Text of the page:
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Everything posted by poweredbycoldfusion

  1. I got off a waitlist today. They told me I literally had a day to decide. I've already made my decision (going to another program), so it's kind of a moot point.
  2. Whelp, it's over. The predoctoral fellowship is done notifying.
  3. It sounds like you want to do A, but I'd do B. (And this is regardless of wanting to stay/leave academia.) What sells me on it is that the lab is well run. This means that there's a highly functional lab manager in place that can get stuff done, so you won't ever be stuck like that again. It also sounds like there might be older staff scientists in lab B who have institutional knowledge of how a lot of things work and could be very valuable resources. My PI sounds very similar to the PI in lab B (although we're not pumping out nature papers...), and I really like that highly independant ty
  4. I saw a red flag student during interviews. It was awkward.
  5. Reddit has a group for almost any city. The moving to city guide there was a great jumping off point.
  6. Anyone get an honorable mention thing yet?
  7. You sound like you REALLY don't like this place. That kind of attitude is going to show around the other grad students and PIs. That's not a good thing and could end up hurting your career in the long run. It might be best to just try again verses going somewhere that you hate or where you act like you're entitled.
  8. Everything needs to be over 50%. If you have strong LORs and a good (3.8+) GPA, you can get into good programs with 70%+ in both sections. If you have a lower GPA, even good GRE scores won't get you into top programs.
  9. Lots of schools are on spring break and interviews went later this year because of bad weather out East (there's bad weather out West, too, but drought isn't delaying interviews). I'm waiting until April then shooting emails to any program I haven't heard back from, which is 2.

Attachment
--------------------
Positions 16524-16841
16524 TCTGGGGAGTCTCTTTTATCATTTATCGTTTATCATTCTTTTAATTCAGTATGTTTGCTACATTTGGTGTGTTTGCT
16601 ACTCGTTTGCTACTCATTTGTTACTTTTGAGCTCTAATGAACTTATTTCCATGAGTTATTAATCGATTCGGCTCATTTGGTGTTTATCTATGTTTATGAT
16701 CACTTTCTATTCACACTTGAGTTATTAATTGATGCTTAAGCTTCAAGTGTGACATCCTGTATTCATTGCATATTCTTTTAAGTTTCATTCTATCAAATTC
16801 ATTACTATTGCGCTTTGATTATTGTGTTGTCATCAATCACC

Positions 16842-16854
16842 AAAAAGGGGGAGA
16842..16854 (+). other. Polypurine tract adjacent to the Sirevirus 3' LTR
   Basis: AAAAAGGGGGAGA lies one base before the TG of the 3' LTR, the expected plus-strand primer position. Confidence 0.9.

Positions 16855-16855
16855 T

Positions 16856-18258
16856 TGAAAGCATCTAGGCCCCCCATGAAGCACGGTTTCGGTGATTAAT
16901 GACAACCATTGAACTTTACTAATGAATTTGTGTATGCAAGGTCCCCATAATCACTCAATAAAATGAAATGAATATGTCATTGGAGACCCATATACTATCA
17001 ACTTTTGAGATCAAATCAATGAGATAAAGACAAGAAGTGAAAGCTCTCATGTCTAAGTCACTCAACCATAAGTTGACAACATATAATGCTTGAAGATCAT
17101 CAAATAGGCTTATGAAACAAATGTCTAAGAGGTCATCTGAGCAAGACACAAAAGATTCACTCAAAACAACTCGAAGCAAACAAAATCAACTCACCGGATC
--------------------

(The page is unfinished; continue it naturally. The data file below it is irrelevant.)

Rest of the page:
10. Honestly, anyone getting a PhD with the dream of tenure track in the life sciences needs to do some reading. Could it happen? Yeah, but science careers had an article about a student who got their PhD at Harvard, did their post-doc at Princeton, published a bunch, won prestigeous fellowships...and was not able to land a tenure track position. The fact is, those jobs are going away. If you want a career in research, and potentially academic research, either of those institutions will be perfectly fine, but neither can garentee you the elusive tenure track prof job.
  11. To add a story, I emailed a grad student I'd met from the program I attended interviews at (and was then subsequently waitlisted at) to thank her and get clarification on how the school does admits. She said that there are usually two rounds of admissions: the first candidates (contacted directly after interviews) and the second round (after they see who has accepted/rejected them). She said that she got off the waitlist late March the year she applied, so it does happen.
  12. At least in biomedicine/biosciences, programs have X number of spots to fill and X amount of funding for said spots. They want to fill those up with their top applicants first. However, top applicants typically have a lot of choice in where to go to grad school and have equally good offers from other schools. This is why biosciences send out programs in waves. Maybe most years they need to make 50 offers to fill 20 spots. Maybe some years they need to make 40...or 60. But they can't make them all at once because they're not sure how many of the initial round of invites (say, 30 top candidates)
  13. I think you know which school you've got to go with. (Aka WUSTL)
  14. Honestly, I don't think it is. There are very few people that get offered those special fellowships, and funding is funding. You can ask your top choices about fellowships and funding, but going to a lower choice just because they threw in some extra $$ seems a bit silly. Now, if you have a tie--you like multiple programs equally well--the one that gives you a special fellowship and shows more interest in you could be a valid way to break your decision.